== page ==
The second retrial took place today with three activists charged with coercion. Judge Csarmann, again, found all three not guilty!
The charges were based on 2 separate events. The first being a demonstration outside the main offices of the clothing store ‘Kleider Bauer’ where the spokesperson for the company was allegedly handed a leaflet and was then later surrounded by demonstrators while she was in her car. Her statement claims that the accused were verbally and physically threatening her in that they were yelling and beating their fists on the car, preventing her from driving off. Indeed, police took finger prints from the car and these matched those of the accused.
The judge heard the defence and the accused and made his verdict of not guilty based on there not being evidence for the charge. It was clear that the spokesperson had driven her car into the demonstrators. Although the finger prints of the accused had been identified, there was no damage found to the car, so the finger prints and shouting were consistent with someone driving a car into a lawful demonstration. In addition, the spokesperson had not wanted to press charges herself, but was ‘encouraged’ to do so by her boss and owner of Kleider Bauer, who has been proven to have personal links high up in the special police unit investigating the animal rights activists.
Indeed, the spokesperson had not even showed up in court today, despite being called as a witness.
The second event involved one of the accused giving a speech which, according to the prosecution, amounted to coercion at a Escada annual general meeting in Germany in 2007. As a share holder, the activist was on the agenda to give a short speech on behalf of a coalition of animal rights groups against fur (OGPI) and this she did. She used the opportunity to dissuade the company from selling fur, saying that there would be a campaign against the company if they continued and she went on to describe similar campaigns against other stores that had sold fur and how their sales and image had been affected until they had eventually opted out of the fur trade. She went on to say that she wouldn’t rule out that such a campaign would have the same effect on Escada. This last point was seized upon by the prosecution to base the charge of coercion on, claiming that this was tantamount to a direct threat to the business.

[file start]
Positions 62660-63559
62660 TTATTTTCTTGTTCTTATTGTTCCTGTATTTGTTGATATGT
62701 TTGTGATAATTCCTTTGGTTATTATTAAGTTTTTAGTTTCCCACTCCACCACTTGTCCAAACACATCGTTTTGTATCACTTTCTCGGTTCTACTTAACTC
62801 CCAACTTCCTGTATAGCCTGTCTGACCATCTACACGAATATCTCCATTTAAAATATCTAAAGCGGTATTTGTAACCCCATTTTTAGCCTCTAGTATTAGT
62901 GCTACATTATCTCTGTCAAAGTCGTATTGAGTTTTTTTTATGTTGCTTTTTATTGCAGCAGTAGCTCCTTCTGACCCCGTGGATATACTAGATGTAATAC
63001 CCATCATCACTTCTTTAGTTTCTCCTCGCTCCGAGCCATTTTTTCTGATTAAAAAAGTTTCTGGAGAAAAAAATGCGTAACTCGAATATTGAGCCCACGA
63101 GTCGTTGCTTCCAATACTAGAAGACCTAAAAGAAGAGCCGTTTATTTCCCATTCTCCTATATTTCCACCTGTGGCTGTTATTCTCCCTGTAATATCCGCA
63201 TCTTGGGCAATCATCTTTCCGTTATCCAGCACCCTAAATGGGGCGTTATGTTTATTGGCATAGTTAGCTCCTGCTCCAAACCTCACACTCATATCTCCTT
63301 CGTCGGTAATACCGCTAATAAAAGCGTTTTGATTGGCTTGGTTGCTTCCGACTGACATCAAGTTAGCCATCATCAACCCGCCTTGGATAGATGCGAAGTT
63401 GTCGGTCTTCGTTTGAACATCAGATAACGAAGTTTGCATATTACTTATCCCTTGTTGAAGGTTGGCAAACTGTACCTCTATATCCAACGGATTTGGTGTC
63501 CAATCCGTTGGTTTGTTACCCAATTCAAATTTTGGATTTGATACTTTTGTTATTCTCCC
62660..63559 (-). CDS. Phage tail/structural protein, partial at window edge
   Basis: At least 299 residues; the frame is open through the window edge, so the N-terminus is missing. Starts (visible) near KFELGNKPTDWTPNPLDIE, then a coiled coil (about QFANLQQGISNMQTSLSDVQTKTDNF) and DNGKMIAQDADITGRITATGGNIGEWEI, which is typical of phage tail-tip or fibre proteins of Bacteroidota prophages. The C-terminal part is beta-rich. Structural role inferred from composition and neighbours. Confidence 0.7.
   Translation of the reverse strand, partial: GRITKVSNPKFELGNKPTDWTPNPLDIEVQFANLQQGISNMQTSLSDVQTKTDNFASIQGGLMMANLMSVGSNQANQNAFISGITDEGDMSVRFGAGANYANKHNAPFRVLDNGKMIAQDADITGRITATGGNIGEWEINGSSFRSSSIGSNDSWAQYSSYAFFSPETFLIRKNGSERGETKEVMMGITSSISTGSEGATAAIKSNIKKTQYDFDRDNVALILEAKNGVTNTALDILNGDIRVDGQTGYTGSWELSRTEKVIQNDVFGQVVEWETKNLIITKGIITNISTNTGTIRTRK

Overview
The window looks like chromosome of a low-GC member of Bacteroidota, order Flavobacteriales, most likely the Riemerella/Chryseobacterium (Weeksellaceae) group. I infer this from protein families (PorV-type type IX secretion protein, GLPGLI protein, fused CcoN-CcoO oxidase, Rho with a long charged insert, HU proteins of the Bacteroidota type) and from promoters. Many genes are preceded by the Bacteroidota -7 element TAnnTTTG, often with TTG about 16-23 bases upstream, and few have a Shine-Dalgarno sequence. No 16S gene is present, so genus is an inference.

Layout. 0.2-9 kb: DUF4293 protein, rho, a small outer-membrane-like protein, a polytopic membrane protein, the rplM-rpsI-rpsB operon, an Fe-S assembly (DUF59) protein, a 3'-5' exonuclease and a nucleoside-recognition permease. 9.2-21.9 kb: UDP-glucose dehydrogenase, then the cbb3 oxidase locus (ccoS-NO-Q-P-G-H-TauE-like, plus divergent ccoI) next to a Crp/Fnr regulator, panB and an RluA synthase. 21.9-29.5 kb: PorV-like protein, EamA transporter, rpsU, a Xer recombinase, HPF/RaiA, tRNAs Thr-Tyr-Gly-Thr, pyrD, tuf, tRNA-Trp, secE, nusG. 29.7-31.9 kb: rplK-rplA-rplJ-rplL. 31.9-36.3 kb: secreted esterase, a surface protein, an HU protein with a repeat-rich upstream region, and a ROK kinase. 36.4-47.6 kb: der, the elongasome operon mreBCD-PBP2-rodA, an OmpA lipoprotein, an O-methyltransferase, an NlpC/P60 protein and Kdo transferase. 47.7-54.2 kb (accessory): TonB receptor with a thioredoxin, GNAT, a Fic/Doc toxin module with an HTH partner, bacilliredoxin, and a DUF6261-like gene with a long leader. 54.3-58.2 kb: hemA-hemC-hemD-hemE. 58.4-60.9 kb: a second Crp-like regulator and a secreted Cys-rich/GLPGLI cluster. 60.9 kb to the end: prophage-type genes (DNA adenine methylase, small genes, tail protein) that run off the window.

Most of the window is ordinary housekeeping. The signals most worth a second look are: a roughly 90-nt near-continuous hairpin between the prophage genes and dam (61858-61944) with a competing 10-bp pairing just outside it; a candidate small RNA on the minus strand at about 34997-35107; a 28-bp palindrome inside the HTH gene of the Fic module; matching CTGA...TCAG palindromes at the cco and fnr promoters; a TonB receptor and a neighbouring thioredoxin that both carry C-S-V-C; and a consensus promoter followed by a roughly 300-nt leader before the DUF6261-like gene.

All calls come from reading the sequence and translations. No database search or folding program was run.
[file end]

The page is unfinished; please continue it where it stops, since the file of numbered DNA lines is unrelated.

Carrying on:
As an aside, in the original charge, the prosecution had described the events as though the defendant had deliberately disrupted the meeting, failing to mention that she was fully entitled to speak at the AGM. Indeed, she was able to describe to the judge today how the other shareholders present had been very interested in what she was saying and listening intently. Only the board of directors had seemed ill at ease.
Again, after listening to defence and the defendant, the judge, without calling any witnesses, announced a not guilty verdict saying that the campaign referred to at the AGM by the defendant was fully legal, even if such a campaign included home visits, which maybe uncomfortable, but still a part of a democracy. He went on to to say that any loss in sales as a result of a legal campaign cannot, under any circumstances, be considered criminal. Finally the judge, possibly being the first judge in history to do so, explained the the coalition group OGPI was not the ALF. He described the ALF as an ideology with no membership, no structure or chain of command. Therefore, the defendant (or anyone else for that matter) could not be responsible for any individuals should they decide to carry out criminal damage aimed at the campaign’s target as this was completely outside her control.